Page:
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Inquisition torture chamber

Inquisition torture chamber (Photo credit: Wikipedia)

While the idea of “the Inquisition” was much older, in the thirteenth century the Spanish Inquisition, or Holy Office, was firmly established. This was largely an effort toward national unity (both religious and political); and in the late 1400s Queen Isabella inaugurated the “Supreme General Inquisition” in Seville. The primary purpose of the Spanish Inquisition at its peak was to eradicate the crime of religious heresy. While some scholars believe that the atrocities of the Spanish Inquisition have been exaggerated (particularly the information regarding the number people murdered), others assert that their activities were the result of overzealous bureaucrats who ignored the tenets of their faith; or they debate whether the tactics of the Spanish Inquisition were at all effective. Yet, the idea of wide-spread religious freedom was considered threatening to Catholicism, and at times even blasphemous; while one of the outcomes was indeed a measure of social control. It was officially abolished in 1812. In reviewing the general mechanisms of the Spanish Inquisition, religious dissent was easily suppressed through the following documented processes:

 

  • Ultimate Secrecy. The Inquisition operated in secret and this especially included how individuals were accused and brought to trial.
  • No right of appeal. The accused could not appeal, and had no resources or ability to gain an acquittal; and most of all, the accused could not question the power of authority.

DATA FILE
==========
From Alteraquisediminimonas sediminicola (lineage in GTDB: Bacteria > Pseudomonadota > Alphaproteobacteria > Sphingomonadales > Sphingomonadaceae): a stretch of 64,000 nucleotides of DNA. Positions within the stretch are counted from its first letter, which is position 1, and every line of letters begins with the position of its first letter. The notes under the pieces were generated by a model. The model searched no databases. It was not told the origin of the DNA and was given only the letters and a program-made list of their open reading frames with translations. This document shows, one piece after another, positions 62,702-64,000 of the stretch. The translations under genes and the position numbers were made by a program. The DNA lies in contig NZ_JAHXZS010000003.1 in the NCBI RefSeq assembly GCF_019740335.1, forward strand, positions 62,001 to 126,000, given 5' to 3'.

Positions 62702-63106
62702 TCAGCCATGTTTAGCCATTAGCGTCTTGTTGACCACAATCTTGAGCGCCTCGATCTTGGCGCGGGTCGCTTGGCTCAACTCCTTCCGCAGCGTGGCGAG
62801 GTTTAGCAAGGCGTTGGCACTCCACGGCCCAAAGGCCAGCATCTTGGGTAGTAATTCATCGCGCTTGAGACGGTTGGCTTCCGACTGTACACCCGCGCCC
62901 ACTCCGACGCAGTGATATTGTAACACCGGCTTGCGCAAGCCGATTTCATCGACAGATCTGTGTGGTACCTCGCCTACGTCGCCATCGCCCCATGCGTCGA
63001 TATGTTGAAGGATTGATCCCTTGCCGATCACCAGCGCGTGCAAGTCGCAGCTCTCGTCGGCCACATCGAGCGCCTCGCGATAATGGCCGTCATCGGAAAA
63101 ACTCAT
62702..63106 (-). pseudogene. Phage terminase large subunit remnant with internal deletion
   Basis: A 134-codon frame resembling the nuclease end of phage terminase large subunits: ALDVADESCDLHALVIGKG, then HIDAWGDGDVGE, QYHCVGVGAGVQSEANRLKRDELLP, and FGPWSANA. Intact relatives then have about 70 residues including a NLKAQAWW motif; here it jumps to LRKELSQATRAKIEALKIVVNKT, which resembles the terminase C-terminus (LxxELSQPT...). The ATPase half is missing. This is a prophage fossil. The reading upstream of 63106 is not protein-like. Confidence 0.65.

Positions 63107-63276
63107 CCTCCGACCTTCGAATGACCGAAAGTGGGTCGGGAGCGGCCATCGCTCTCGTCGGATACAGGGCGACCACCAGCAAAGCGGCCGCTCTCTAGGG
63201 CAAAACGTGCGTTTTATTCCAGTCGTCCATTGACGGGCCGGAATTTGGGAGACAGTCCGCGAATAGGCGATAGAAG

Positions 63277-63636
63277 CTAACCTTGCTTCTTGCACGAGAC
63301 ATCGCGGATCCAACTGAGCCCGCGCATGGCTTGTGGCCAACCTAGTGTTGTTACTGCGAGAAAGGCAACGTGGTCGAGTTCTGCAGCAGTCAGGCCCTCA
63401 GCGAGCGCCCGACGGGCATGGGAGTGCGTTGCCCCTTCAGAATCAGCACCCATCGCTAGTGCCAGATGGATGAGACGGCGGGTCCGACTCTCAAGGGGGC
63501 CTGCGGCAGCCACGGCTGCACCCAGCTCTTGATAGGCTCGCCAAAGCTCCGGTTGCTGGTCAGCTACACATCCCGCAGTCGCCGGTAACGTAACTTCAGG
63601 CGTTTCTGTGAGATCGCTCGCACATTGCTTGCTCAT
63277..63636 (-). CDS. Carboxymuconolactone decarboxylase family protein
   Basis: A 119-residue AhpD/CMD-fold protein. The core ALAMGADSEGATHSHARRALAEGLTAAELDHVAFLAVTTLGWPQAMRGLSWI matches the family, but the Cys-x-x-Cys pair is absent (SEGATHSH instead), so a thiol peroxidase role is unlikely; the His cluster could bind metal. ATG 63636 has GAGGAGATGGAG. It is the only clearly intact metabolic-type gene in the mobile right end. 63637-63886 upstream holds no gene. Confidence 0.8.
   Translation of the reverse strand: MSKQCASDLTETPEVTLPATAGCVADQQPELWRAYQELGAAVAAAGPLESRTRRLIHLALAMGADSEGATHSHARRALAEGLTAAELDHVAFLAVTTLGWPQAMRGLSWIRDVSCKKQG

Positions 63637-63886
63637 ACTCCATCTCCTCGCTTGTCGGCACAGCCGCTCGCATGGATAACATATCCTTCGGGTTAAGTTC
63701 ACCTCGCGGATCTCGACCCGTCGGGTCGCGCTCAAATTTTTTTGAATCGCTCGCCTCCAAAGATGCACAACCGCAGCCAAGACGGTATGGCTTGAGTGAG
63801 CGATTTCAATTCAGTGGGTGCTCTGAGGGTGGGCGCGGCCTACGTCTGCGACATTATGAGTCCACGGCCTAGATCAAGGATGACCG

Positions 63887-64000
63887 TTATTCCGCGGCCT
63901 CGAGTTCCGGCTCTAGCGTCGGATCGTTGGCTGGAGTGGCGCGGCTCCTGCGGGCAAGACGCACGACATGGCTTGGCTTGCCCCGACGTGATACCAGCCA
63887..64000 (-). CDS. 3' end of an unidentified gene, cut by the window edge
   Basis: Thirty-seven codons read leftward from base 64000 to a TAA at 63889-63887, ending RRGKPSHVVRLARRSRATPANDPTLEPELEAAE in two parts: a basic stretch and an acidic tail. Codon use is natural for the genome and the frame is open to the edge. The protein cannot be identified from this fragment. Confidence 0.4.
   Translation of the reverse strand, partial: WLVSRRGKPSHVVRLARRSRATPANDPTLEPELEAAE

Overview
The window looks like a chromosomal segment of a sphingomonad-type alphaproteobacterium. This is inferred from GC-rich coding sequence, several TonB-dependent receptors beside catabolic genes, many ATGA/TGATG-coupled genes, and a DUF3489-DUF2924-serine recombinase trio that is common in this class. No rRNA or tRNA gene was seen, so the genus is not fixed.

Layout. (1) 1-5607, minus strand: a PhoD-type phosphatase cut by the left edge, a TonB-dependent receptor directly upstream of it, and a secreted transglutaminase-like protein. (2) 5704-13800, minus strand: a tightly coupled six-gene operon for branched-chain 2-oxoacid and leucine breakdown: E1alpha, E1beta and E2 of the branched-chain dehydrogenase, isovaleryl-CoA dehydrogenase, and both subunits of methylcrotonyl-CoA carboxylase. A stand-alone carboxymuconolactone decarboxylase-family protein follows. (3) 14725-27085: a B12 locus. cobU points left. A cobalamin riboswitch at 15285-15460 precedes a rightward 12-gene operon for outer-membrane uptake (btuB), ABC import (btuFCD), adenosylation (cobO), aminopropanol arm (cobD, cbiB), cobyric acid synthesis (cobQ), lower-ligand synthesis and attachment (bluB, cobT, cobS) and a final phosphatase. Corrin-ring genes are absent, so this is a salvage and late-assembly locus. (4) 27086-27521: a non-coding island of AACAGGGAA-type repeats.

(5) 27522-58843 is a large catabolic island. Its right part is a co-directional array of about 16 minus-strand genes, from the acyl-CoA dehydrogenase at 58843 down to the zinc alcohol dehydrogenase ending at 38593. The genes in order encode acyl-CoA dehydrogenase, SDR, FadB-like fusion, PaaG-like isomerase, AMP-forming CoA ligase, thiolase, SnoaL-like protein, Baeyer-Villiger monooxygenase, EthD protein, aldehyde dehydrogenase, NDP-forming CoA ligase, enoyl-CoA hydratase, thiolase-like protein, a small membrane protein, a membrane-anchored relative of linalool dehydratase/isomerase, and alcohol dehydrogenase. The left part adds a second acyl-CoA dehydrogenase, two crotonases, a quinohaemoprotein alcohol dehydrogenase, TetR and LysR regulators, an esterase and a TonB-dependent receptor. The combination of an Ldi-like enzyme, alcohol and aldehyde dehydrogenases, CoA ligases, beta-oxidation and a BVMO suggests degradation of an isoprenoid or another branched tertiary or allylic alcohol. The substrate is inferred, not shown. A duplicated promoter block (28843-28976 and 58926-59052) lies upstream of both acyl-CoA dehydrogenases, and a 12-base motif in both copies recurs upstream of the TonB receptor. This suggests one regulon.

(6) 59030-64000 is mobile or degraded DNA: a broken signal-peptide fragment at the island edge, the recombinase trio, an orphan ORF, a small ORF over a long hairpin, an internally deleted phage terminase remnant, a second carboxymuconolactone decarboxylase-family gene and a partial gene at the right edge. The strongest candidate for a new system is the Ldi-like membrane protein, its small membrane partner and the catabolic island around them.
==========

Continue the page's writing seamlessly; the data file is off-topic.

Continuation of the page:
• Mere Suspicion. Rumor, innuendo, minute actions, or the slightest offenses could result in arrest.
  • False Testimony. People arbitrarily providing false testimony often condemned people to the dungeons of the inquisition.
  • Arbitrary Persecution. Anyone could be a target for persecution: converted Jews, Muslims (eradicating crypto-Jews and crypto-Muslims), nobles, men, women, children, and even clerics.
  • Confiscation of Property. The Inquisition fueled their operation and royal coffers by taking the property of those convicted.
  • Intellectual Suppression. Inquisitors were known to engage in censorship of the press, and the defamation, banning and burning of books; as well as the surveillance of bookstores and private libraries.
  • Drama of Punishment. Most people were found guilty. Those convicted were often tortured in “judgment chambers” filled with creative machinery and instruments; and/or executed with the dramatic effect (burned alive) of a public spectacle, or confined naked to dank subterranean cells in a horrendous prison.

Recommended Sources:

Websites:

“Inquisitio: Manuscript and print sources for the study of Inquisition history” at http://www.library.nd.edu/rarebooks/digital_projects/inquisition/collections/RBSC-INQ:COLLECTION

Project Gutenberg “Records of The Spanish Inquisition by Andrew Dickson White,” http://www.gutenberg.org/ebooks/41733

Scholarly Article:

“An Economic Analysis of Spanish Inquisition’s Motivations and Consequences” by Jordi Vidal-Robert http://www.econ.yale.edu/conference/neudc11/papers/paper_397.pdf

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